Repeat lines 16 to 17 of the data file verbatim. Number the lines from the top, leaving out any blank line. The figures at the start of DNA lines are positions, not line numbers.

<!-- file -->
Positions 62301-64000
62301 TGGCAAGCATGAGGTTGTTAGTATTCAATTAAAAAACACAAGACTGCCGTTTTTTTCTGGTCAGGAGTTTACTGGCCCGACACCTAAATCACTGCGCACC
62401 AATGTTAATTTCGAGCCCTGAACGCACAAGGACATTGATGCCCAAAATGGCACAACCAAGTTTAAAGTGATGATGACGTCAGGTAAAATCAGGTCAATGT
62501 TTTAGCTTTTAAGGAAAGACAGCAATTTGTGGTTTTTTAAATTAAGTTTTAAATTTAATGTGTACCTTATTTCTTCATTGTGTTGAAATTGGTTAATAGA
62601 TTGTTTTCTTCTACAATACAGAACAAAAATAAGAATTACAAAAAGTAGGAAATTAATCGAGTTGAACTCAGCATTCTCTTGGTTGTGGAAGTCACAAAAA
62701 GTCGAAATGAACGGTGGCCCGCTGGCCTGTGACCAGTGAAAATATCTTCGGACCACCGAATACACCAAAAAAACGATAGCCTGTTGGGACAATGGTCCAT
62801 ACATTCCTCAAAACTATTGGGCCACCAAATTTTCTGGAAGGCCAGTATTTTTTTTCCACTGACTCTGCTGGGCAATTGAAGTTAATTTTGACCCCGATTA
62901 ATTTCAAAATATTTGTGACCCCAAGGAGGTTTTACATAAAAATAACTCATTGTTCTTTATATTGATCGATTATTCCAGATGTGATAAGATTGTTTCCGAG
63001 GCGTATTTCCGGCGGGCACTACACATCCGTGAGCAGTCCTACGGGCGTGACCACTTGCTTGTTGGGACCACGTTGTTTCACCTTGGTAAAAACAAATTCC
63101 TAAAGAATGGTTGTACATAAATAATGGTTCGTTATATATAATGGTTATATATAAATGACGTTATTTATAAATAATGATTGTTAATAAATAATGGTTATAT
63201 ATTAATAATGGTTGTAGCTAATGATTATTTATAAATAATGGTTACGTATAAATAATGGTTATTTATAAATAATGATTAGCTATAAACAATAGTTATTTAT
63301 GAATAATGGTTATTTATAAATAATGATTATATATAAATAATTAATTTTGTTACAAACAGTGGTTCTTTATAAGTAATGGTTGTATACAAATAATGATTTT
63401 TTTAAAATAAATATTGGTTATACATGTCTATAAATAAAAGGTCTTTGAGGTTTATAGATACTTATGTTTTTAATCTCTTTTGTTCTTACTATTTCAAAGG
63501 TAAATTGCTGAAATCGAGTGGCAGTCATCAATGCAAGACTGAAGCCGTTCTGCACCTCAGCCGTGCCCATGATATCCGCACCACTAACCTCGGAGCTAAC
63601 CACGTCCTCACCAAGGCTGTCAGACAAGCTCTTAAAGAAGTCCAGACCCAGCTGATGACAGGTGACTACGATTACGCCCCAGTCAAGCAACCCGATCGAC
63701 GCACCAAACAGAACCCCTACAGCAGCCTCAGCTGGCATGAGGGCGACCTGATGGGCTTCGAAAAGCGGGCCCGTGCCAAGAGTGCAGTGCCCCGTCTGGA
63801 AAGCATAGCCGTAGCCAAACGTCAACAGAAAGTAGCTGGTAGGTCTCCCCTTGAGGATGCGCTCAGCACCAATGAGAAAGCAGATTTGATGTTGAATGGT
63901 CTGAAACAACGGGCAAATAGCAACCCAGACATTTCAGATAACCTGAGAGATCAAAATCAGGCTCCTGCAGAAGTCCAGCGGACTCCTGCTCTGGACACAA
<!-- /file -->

63701 GCACCAAACAGAACCCCTACAGCAGCCTCAGCTGGCATGAGGGCGACCTGATGGGCTTCGAAAAGCGGGCCCGTGCCAAGAGTGCAGTGCCCCGTCTGGA
63801 AAGCATAGCCGTAGCCAAACGTCAACAGAAAGTAGCTGGTAGGTCTCCCCTTGAGGATGCGCTCAGCACCAATGAGAAAGCAGATTTGATGTTGAATGGT